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Projectile Motion and speed

  1. May 21, 2008 #1
    [SOLVED] Projectile Motion Problem

    1. The problem statement, all variables and given/known data
    A frog jumps from a log and lands on the ground a distance of 2.80 m away. The frog is airborne for 2.5 seconds, and leaves the log at an angle of 40 degrees. (a) What was the frog's speed (vo) just after it jumped? (b) How high above the ground did the frog jump from?

    2. Relevant equations
    The equations I used:
    [tex]
    y = y_0 + v_0_yt - (1/2)g(t^2)
    [/tex]
    [tex]
    x = x_0 + v_0_xt
    [/tex]

    3. The attempt at a solution

    First I found that
    [tex]
    v_0_y = v_0sin(40)
    [/tex]
    and
    [tex]
    v_0_x = v_0cos(40)
    [/tex]
    Then,
    [tex]
    x = x_0 + v_0_xt
    [/tex]
    [tex]
    2.8 = 0 + (v_0*cos(40))(2.5)
    [/tex]
    [tex]
    v_0 = 1.4621 m/s
    [/tex]
    Now,
    [tex]
    v_0_y = v_0sin(40)
    [/tex]
    [tex]
    v_0_y = 1.4621sin(40)
    [/tex]
    [tex]
    v_0_y = 0.9398 m/s
    [/tex]
    Using the first equation,
    [tex]
    y = y_0 + v_0_yt - (1/2)g(t^2)
    [/tex]
    [tex]
    0 = y_0 + (0.9398)(2.5) - (1/2)9.8(2.5^2)
    [/tex]
    [tex]
    y_0 = 28.28 m
    [/tex]

    ...Now I really don't think that a frog would be jumping off a 30 meter log. Any ideas at where I'm going wrong?
     
    Last edited: May 21, 2008
  2. jcsd
  3. May 21, 2008 #2

    rock.freak667

    User Avatar
    Homework Helper

    That looks to be correct.

    You could have simply also said that since the horizontal component of velocity stays the same. Distance=Speed*Time.

    For the second part. 2.5 seconds is the time for the frog to complete its parabolic motion. Which means that t=2.5 isn't the time at maximum height.
     
  4. May 21, 2008 #3
    Hmmm, I still seem to be getting the same answer.

    Using:
    [tex]
    v_y = v_0_y - gt
    [/tex]
    [tex]
    0 = 0.9398 - (9.8)t
    [/tex]

    I found that it takes roughly 0.06 seconds for the frog to reach the highest point in the jump leaving 2.4 seconds of freefall.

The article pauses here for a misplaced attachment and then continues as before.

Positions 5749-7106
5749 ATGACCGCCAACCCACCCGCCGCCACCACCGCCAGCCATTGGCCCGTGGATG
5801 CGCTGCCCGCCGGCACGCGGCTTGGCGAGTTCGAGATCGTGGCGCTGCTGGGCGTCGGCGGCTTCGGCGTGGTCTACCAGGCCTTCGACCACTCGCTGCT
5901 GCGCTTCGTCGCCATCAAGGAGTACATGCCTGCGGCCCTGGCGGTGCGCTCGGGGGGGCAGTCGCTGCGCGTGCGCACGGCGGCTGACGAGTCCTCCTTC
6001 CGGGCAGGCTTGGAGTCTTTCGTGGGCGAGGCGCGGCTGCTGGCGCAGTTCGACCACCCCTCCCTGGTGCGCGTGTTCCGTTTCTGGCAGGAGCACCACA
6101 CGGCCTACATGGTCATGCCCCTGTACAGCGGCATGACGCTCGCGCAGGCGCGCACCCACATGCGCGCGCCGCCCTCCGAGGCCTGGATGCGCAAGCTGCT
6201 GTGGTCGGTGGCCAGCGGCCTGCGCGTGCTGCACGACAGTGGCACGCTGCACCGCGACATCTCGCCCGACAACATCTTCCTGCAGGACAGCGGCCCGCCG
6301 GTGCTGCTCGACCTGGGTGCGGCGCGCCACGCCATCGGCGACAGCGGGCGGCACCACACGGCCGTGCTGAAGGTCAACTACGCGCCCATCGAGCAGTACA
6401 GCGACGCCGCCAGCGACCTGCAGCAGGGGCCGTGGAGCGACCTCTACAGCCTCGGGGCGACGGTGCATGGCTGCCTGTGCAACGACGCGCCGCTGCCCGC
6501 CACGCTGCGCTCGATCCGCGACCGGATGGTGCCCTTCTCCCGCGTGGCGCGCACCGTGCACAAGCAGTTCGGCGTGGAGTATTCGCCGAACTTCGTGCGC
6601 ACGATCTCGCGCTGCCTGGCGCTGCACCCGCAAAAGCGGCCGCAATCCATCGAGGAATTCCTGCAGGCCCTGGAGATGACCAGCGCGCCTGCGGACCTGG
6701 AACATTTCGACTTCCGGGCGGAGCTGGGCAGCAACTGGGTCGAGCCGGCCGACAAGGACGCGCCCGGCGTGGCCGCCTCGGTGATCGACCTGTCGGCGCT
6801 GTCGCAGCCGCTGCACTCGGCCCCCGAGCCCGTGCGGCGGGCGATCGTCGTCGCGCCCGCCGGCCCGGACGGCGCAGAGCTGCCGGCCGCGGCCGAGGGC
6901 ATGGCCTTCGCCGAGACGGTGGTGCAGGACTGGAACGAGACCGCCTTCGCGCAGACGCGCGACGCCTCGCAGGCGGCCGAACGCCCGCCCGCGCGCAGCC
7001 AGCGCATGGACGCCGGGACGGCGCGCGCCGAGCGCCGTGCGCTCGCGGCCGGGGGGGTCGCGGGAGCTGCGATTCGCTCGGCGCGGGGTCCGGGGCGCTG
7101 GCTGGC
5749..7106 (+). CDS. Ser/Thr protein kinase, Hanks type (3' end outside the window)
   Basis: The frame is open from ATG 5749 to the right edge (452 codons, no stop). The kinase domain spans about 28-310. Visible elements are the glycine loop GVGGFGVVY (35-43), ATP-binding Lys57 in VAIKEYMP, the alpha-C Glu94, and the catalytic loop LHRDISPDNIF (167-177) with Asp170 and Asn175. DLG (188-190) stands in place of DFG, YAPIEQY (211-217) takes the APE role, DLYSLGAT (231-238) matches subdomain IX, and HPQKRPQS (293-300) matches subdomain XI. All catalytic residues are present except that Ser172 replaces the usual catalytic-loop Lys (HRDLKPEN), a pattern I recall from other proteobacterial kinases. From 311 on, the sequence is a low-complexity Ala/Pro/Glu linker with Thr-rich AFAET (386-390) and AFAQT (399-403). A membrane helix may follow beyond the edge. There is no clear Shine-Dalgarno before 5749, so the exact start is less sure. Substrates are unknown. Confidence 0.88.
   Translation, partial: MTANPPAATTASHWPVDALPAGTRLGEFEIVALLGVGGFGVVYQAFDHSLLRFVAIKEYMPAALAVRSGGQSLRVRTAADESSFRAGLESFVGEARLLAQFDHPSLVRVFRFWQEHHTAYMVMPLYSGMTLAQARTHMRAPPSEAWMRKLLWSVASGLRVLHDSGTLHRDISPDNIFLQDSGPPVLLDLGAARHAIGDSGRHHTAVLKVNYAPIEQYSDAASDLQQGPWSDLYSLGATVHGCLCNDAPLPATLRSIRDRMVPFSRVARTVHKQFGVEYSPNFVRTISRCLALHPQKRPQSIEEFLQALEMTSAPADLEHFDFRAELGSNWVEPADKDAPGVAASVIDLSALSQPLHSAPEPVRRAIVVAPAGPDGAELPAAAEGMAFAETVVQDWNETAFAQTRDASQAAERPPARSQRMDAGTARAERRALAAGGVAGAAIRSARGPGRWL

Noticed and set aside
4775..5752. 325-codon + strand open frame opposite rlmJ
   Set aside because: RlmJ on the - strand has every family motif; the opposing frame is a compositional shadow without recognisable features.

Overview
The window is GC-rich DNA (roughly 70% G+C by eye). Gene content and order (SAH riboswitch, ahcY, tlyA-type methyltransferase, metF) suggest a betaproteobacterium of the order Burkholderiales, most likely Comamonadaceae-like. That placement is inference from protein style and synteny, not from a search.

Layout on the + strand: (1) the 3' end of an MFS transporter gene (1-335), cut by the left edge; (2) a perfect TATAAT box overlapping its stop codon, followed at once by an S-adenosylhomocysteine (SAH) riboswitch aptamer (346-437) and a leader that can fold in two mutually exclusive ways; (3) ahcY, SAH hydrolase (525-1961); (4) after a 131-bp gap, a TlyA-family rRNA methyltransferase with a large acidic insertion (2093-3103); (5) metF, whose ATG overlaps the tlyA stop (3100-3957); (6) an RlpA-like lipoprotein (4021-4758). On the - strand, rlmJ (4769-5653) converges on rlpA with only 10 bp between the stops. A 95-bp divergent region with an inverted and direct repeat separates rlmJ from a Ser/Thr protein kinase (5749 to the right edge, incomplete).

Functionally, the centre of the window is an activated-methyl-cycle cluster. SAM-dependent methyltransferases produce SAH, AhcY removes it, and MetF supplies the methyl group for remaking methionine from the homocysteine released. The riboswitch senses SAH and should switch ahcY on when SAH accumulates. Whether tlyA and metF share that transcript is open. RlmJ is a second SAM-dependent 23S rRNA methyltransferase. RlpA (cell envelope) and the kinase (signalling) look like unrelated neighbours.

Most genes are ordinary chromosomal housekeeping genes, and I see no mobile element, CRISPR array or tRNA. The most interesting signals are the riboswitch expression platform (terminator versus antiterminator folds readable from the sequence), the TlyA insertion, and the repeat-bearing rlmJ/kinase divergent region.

[tex]
    y = y_0 + v_0_yt - (1/2)gt^2
    [/tex]
    [tex]
    0 = y_0 + (1/2)(9.8)(2.4^2)
    [/tex]

    Which still gives me a height of about 28m.
     
  5. May 21, 2008 #4
    Whoops...that last post calculated the maximum height reached, not the height at which the little bugger started from. I'm not really sure why I couldn't use 2.5s as the time like I did before.
     
  6. May 22, 2008 #5

    alphysicist

    User Avatar
    Homework Helper

    Hi dano404,

    The work in your original post looked okay to me. Was the large height not sounding right? I do understand that a log 30 meters in the air sounds strange, but the numbers they give seem consistent with your answer. Think about the time of flight and what it does to the y velocity. If the frog had just dropped off, after 1 second it would be going about 10 m/s, after 2 seconds it would be travelling about 20m/s, etc., so travelling about 30 m in 2.5 seconds sounds reasonable, I think. (The frog is travelling upwards at the beginning in this problem, but the initial y-velocity is relatively small so these approximate values are still close.)

    The poor frog may not enjoy the landing, but collisions are another problem.
     
  7. May 22, 2008 #6
    My professor had accidentally made a typo when writing the problem (on a test from a previous course). He typically tends to make things very realistic which is why I was surprised by the result. Thank you for the responses. I just took my exam, definitely aced it.
     
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